JavaScript JavaScript and the DOM Making Changes to the DOM Appending Nodes

Anthony Sabberton
Anthony Sabberton
4,864 Points

Another way of inserting the Li as a child element of the UL

Hi everyone,

In another JavaScript Course, Guil explains another method of inserting html.

I understand using the .appendChild() method but is there any reason why you couldn't do the same with .insertAdjacentHTML("beforeend", 'li') ?

Cheers,

Tony

3 Answers

Steven Parker
Steven Parker
203,717 Points

The "insertAdjacentHTML" method requires complete HTML for the second argument, so the correct syntax a single substitute statement would be:

ul.insertAdjacentHTML("beforeend", li.outerHTML);

But this leaves the newly created element unattached. A better approach wold be to skip the create statement entirely and do this:

ul.insertAdjacentHTML("beforeend", `<li>${addItemInput.value}</li>`);

This is also a newer method so it may not have as much browser support. But if you don't mind using "bleeding edge" tech, an even newer substitute for "appendChild" is simply "append", which does attach the element in the same way.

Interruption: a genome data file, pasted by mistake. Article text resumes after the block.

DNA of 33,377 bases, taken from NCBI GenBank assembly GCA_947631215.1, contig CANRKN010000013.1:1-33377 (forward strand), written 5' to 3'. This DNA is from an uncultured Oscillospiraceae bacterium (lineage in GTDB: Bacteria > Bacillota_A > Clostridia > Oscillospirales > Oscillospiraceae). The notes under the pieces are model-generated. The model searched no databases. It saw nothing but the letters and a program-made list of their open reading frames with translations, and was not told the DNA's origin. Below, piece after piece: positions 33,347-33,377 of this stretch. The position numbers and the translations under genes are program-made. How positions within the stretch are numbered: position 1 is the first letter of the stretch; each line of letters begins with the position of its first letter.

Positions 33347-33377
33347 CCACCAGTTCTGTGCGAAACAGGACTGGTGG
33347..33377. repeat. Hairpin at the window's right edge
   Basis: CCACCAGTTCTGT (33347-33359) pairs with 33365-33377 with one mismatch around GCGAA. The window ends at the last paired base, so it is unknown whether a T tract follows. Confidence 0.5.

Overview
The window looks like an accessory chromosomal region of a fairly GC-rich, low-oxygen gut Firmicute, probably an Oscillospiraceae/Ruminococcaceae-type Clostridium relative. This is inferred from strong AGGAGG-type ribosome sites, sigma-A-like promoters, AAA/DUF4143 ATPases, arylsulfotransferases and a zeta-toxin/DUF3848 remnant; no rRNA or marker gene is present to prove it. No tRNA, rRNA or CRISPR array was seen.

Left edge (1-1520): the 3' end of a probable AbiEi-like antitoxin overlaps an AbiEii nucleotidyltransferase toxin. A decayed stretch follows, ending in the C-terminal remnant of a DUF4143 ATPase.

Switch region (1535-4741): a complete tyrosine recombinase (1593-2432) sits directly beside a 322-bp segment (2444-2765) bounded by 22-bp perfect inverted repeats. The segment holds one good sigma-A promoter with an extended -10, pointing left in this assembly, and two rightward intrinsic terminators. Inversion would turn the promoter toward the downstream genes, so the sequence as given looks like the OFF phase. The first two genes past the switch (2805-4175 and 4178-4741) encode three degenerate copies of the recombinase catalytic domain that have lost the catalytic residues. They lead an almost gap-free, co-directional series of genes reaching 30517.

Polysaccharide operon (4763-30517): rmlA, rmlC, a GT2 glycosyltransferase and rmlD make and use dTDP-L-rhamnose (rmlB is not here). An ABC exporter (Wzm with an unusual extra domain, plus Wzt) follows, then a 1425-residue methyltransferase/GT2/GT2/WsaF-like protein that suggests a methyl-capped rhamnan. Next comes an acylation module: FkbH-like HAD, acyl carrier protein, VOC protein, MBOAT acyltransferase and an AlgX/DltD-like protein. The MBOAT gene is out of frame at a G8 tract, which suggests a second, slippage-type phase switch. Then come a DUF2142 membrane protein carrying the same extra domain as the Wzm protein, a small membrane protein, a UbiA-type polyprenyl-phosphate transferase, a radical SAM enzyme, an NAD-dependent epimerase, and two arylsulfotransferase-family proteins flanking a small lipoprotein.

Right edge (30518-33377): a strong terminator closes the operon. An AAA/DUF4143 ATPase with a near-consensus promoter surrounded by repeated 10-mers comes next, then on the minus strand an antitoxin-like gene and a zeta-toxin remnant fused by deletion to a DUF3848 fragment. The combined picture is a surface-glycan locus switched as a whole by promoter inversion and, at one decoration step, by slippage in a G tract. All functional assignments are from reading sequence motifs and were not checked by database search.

Daniel L.
Daniel L.
8,436 Points

I also did it another way. I gave my <ul> an ide of #unordered and assigned it to a variable called list

const list = document.querySelector("#unordered");

I then wrote the function like this:

addItemButton.addEventListener("click", () => {
  let li = document.createElement("li");
  let item = li.textContent = addItemInput.value;
  list.innerHTML += `<li>${item}</li>`;
  addItemInput.value = "";

});

Just a suggestion :)

Steven Parker
Steven Parker
203,717 Points

Since the textContent gets wiped out when you assign the innerHTML (which is a difference from the other methods shown), you can simplify that assignment of "item":

  let item = addItemInput.value;

This also avoids having two assignments in the same statement, which can be a bit confusing.

Daniel L.
Daniel L.
8,436 Points

Oh cool thanks Steven!